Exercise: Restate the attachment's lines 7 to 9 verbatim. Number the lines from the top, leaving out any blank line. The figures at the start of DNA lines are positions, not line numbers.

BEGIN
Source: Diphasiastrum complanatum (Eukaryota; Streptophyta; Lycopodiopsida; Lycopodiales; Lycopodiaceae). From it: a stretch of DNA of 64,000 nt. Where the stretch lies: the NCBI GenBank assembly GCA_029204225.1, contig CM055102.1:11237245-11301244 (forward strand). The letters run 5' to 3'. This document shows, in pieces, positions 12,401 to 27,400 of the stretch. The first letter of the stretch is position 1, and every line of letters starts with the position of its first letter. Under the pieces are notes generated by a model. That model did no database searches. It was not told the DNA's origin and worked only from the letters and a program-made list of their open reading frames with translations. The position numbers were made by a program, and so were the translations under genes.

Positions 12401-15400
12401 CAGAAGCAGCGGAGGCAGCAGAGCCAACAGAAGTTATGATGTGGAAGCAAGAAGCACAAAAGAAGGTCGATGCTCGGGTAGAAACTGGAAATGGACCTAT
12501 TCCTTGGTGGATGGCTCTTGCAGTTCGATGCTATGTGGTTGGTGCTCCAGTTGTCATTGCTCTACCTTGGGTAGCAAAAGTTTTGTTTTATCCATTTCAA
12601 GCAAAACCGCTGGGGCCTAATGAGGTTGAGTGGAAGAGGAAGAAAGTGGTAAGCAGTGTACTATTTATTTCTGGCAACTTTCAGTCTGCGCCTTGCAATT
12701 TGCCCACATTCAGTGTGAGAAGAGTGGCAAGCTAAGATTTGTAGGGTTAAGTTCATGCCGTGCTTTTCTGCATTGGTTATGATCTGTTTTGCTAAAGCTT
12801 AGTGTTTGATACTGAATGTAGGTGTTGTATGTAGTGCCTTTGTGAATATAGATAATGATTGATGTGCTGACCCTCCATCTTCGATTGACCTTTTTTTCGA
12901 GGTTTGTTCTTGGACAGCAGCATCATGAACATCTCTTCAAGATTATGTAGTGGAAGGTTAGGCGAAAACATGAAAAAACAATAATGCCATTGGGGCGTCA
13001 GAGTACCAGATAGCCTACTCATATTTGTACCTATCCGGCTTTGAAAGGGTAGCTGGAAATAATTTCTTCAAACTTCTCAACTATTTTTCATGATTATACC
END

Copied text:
12801 AGTGTTTGATACTGAATGTAGGTGTTGTATGTAGTGCCTTTGTGAATATAGATAATGATTGATGTGCTGACCCTCCATCTTCGATTGACCTTTTTTTCGA
12901 GGTTTGTTCTTGGACAGCAGCATCATGAACATCTCTTCAAGATTATGTAGTGGAAGGTTAGGCGAAAACATGAAAAAACAATAATGCCATTGGGGCGTCA
13001 GAGTACCAGATAGCCTACTCATATTTGTACCTATCCGGCTTTGAAAGGGTAGCTGGAAATAATTTCTTCAAACTTCTCAACTATTTTTCATGATTATACC